Next post next Saturday, 6:30 a.m.
WHAT'S WRONG WITH THIS PICTURE?
You know this person. By most measures, they have hit the karmic jackpot. They lead a successful life built on a foundation of achievement. Recognition rains down on them in the form of awards, promotions, and praise. Others look up to them and seek their advice, mentoring or friendship. And if that wasn't enough, they make it look easy.
What if I told you this person might be harboring a dark secret? What if...
- When they look in the mirror they see a fake
- They swallow crushing self-doubt for breakfast and rock themselves to sleep counting failures
- The fear of being exposed grips them like a boa constrictor
Yet when the chips are down, they rise to the occasion. Problem solved, right? WRONG! Inevitably, they find a way to credit their success to anything except themselves and then it's "All aboard!" the Faker McQuaker roller coaster again.
What's going on?
Two psychologists, Pauline Clance and Suzanne Imes, gave this condition a name - Impostor Phenomenon, more commonly known as Imposter Syndrome. It is a feeling of phoniness in people who believe that they are not worthy despite evidence of high achievement. They credit their success to things like luck, the kindness of others or extreme effort and not as something they have earned or deserve.
This torturous state is hidden from everyone except their closest confidants. Maybe this is your significant other, spouse or partner. Maybe this is a coworker, relative or friend. And maybe, just maybe, if you're like me, this is you.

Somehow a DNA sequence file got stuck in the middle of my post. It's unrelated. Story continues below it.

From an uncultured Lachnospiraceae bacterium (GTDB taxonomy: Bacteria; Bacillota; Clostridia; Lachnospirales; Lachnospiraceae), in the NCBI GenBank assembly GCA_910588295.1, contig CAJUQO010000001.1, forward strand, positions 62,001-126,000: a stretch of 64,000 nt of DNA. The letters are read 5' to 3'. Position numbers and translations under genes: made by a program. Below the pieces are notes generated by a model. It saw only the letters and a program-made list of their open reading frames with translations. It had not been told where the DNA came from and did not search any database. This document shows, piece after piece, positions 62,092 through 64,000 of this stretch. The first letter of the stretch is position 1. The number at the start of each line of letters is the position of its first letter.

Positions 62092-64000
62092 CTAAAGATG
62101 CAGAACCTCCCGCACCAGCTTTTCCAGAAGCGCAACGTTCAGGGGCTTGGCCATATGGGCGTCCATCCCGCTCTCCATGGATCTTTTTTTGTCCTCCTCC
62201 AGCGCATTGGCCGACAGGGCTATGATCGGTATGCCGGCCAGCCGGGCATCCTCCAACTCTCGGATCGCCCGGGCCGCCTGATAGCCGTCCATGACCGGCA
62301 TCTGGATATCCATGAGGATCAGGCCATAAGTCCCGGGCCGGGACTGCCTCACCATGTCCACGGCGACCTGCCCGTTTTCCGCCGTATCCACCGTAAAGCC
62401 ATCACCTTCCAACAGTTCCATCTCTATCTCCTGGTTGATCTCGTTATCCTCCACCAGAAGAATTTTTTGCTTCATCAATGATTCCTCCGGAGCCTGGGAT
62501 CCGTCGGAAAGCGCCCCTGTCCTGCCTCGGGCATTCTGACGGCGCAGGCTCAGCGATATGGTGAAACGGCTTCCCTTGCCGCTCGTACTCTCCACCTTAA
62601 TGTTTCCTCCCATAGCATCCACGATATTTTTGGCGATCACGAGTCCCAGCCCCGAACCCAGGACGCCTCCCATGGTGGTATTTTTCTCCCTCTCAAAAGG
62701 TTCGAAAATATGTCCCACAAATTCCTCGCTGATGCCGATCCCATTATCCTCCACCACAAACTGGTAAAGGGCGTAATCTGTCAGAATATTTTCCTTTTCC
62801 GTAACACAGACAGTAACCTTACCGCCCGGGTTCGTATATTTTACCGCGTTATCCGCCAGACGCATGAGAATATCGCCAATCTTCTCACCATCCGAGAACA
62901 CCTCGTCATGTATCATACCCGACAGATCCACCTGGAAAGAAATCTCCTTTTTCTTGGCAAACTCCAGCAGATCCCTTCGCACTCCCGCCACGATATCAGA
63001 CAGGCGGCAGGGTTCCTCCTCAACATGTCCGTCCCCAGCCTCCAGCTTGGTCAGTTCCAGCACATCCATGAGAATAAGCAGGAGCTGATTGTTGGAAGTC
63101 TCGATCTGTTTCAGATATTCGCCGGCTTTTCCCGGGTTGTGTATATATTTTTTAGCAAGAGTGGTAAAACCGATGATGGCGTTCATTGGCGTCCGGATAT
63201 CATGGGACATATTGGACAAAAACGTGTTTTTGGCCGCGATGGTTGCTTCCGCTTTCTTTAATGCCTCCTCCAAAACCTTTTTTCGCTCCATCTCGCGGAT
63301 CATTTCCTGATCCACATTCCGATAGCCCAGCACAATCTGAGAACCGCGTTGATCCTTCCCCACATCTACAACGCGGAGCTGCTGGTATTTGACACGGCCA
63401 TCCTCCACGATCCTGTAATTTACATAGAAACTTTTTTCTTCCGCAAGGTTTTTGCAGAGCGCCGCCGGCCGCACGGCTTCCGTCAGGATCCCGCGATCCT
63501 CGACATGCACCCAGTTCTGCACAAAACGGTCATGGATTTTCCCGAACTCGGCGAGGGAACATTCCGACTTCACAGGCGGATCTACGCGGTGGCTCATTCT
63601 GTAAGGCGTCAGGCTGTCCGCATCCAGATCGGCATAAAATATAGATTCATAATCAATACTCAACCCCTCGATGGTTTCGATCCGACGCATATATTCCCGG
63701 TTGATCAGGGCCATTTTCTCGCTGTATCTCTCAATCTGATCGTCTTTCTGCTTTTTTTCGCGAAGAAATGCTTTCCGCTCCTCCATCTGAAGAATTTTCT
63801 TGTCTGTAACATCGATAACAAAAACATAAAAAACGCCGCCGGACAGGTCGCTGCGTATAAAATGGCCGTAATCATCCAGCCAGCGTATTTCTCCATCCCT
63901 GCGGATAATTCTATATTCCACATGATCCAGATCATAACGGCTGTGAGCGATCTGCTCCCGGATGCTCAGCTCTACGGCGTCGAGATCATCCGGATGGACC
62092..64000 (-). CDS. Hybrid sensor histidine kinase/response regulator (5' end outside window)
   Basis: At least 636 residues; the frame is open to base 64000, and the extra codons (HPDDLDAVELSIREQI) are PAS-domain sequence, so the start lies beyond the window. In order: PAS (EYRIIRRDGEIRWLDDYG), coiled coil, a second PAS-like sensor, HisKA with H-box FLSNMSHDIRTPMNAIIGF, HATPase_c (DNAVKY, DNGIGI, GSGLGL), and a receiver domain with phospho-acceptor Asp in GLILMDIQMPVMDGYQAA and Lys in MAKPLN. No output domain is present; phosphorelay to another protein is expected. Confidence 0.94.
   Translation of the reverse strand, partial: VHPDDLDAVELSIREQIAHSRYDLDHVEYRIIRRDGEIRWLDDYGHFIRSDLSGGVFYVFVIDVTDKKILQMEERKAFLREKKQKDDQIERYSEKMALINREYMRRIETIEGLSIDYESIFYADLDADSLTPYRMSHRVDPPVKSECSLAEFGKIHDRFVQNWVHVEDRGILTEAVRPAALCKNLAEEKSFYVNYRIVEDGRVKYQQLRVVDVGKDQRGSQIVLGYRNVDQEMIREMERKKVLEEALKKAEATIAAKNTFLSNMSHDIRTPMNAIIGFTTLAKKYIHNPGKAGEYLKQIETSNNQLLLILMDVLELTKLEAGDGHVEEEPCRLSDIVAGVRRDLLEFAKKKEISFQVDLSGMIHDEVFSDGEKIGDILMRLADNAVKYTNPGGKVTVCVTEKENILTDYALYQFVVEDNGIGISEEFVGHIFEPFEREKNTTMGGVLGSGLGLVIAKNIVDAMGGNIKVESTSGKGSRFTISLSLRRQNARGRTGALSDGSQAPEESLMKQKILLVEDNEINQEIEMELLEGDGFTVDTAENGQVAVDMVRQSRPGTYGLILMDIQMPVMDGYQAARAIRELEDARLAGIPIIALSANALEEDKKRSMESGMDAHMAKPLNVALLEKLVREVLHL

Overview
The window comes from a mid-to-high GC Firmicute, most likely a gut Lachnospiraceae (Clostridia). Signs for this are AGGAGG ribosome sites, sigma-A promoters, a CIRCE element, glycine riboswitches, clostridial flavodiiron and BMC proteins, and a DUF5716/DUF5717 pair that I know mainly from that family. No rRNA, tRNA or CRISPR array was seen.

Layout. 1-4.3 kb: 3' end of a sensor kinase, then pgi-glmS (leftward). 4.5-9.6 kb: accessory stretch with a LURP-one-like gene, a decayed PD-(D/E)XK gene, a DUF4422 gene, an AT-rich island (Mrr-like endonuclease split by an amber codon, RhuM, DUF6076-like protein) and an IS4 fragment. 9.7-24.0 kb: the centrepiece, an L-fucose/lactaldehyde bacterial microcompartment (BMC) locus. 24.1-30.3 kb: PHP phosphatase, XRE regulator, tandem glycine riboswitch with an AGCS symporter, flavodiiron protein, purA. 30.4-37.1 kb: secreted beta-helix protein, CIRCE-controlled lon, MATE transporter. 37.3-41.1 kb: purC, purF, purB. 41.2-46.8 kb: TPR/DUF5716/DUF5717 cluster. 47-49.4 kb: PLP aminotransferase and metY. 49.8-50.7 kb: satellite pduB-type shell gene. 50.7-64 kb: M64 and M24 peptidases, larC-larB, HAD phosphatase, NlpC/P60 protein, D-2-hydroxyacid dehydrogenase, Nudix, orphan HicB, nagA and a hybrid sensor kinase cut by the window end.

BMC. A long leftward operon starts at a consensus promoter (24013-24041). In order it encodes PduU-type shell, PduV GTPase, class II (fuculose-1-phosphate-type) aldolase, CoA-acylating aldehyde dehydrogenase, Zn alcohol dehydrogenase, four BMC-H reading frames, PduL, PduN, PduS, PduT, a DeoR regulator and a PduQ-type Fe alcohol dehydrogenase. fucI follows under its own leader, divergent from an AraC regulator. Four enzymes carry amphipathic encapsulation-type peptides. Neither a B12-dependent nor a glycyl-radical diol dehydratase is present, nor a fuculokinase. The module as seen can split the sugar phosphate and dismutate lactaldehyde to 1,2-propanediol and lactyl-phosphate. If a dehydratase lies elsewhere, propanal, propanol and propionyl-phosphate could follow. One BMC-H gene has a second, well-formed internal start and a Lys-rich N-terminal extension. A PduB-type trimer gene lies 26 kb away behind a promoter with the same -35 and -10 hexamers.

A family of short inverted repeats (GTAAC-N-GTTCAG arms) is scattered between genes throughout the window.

THE CASE AGAINST IMPOSTER SYNDROME
ROUND 1 - OUTSIDE COUNSEL
Have you ever had a friend who you thought was amazing, but they were inexplicably down on themselves? You put on your best Alicia Florrick or Matlock impersonation and trot out Exhibits A, B, and C - incontrovertible evidence that would swing any jury in your favor. Proud of what a great job you did, you proclaim, "The Defense rests, your honor."
I think we all know what happens next...
Your own client starts poking holes in the case!
- "Yes, but what about this..."
- "But, if not for that..."
- "Still, don't you think..."
Here you are putting on a brilliant defense and there they go trying to convict themselves of the crime of Imposter-ism. You suspected this case would be a loser. So why did you take it? Because you are a decent, caring person. That's the good news. The bad news is no matter how strong your evidence, how persuasive your arguments, IT...DOESN'T...WORK. Just ask my wife.
There are two reasons this approach is doomed to failure. First, it takes place on the wrong playing field. Your rock solid evidence is taken from other people's perspectives so it is easily dismissed as misguided. The only playing field that counts is the one inside the defendant's head. Second, watch how your insistence triggers their resistance. The harder you try to force them to see things your way, the harder they push back.
"But this is illogical and absurd. Why would someone act against their best interests?"
Let's be honest with each other for a moment. We've all done plenty of things against our best interests and likely more times than we'd care to admit. Isn't that why the emotion regret exists? And aren't we all too familiar with the term "self-sabotage?"
ROUND 2 - SELF-REPRESENTATION
If debating someone out of Imposter Syndrome is a lost cause, perhaps the result will be better if the person suffering represents themselves. Been there, done that. Closer, but we're still going to fail.
Here's is a list of some of the things I tried: